Thu Sep 1st, 2011 at 06:39:37 AM EST
Some recent news got me to look at the state of concentrated solar power (CSP), in particular in Spain. In short, the technology matured and entered series production in the last couple of years, however, in spite of that, the recent radical price reductions for photovoltaic solar cells eliminated their price advantage in utility-scale projects. The CSP supply chain is dominated by Spanish and German companies.
There is a multitude of technologies used to convert solar radiation into electricity. From an economic point of view, it makes sense to separate them into two categories: (classic) photovoltaic (PV) power, in which solar cells of various materials are exposed directly to sunlight; and concentrated solar power (CSP), in which mirrors concentrate sunlight on a receiver. If I got the categories right, CSP includes the more mature solar-thermal power technologies, in which a heat-absorbing medium passing through the receiver drives a generator; as well as concentrated photovoltaic (CPV), in which the concentrated sunlight is absorbed by a high-quality multijunction solar cell. (Update [2011-9-1 1:36:55 by DoDo]: Discussion in the comments indicates that CPV is not, after all, part of CSP.)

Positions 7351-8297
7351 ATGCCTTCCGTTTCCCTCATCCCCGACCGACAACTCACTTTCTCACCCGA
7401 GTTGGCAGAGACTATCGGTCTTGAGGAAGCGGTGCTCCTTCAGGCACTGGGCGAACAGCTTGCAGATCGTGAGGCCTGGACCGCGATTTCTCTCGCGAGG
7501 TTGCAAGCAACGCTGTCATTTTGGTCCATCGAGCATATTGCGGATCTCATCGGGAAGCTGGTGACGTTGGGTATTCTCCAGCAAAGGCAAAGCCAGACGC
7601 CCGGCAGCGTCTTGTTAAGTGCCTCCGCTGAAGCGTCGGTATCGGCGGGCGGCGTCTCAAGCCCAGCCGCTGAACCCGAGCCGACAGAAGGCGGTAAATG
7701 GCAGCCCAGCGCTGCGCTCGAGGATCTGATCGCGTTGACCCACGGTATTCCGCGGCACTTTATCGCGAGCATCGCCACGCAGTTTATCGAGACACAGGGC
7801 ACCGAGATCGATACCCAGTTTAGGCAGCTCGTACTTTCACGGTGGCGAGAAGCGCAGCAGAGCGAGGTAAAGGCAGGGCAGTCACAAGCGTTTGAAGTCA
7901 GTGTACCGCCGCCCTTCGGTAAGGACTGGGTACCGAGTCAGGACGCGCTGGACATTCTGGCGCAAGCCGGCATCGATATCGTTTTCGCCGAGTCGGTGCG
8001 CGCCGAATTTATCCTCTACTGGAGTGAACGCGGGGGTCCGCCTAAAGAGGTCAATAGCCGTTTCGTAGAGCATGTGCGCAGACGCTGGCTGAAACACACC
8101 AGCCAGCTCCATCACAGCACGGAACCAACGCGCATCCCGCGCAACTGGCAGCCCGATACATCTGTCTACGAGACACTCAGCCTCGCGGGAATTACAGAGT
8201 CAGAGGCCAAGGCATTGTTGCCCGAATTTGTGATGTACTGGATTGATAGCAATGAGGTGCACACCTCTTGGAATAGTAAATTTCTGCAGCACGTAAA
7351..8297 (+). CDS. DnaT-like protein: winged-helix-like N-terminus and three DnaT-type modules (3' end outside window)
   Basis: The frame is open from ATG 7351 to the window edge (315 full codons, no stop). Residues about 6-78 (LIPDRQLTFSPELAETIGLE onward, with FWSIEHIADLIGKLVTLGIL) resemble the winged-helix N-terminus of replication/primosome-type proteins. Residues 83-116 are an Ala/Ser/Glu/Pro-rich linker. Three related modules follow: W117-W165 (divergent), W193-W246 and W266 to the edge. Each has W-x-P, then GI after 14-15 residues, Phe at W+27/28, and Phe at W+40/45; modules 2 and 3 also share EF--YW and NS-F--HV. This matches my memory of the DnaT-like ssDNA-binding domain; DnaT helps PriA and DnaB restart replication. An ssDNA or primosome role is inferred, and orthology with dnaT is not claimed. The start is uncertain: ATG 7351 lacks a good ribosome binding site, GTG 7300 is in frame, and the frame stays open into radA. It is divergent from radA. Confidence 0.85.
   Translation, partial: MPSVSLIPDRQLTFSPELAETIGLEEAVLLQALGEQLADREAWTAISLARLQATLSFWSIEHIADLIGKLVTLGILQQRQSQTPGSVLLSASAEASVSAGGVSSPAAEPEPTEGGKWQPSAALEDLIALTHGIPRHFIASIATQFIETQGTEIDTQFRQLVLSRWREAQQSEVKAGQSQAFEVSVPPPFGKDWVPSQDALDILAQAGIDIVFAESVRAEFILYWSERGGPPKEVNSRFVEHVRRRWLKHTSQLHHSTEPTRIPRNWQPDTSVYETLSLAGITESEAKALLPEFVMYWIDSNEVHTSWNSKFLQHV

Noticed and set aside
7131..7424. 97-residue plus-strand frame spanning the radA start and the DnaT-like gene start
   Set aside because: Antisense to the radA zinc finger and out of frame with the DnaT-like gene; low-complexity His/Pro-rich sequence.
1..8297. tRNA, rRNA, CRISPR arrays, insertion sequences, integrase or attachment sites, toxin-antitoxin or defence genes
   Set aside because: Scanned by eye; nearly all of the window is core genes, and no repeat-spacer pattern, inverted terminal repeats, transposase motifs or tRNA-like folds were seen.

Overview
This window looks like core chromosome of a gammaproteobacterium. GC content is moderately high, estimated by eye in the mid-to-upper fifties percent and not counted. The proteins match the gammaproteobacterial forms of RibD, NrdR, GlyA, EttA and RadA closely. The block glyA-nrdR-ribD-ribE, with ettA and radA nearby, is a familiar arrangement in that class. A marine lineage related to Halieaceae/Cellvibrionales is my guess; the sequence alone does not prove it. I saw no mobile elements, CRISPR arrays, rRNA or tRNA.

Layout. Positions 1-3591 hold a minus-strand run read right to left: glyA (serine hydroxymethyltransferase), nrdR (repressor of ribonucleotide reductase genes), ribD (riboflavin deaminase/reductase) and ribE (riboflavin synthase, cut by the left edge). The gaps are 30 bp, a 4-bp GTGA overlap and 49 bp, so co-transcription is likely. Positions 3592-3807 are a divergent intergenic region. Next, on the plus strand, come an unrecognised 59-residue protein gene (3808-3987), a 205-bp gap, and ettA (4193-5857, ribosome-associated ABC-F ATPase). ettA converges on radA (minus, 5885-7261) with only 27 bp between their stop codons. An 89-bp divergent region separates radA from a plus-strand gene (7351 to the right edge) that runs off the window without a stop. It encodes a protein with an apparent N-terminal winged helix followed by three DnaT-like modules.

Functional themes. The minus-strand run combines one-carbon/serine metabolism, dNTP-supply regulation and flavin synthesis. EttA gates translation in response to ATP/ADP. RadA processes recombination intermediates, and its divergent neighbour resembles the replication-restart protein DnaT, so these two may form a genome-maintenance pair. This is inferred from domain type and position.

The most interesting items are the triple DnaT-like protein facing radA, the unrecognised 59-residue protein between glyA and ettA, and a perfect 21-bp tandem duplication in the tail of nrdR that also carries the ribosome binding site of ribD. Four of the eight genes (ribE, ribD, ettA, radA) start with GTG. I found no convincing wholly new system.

For photovoltaic power, the bulk of the cost is in the manufacture of the solar cells, thus the cost of a single large project is not much higher than the cost of several small projects that together generate the same amount of electricity. This makes the use on any free surfaces greater than a few square metres viable.
The most expensive parts of CSP are the receiver and the generator (turbine), thus there are significant economies of scale to realise by adding more mirrors. That means a viability as utility-scale project, and also means a need for cheap non-arable land. In addition, solar-thermal technologies can also store energy and thus continue to generate by night, reducing intermittency and even enabling some controlled variable output.
With these different characteristics, how does the spread of PV and CSP compare?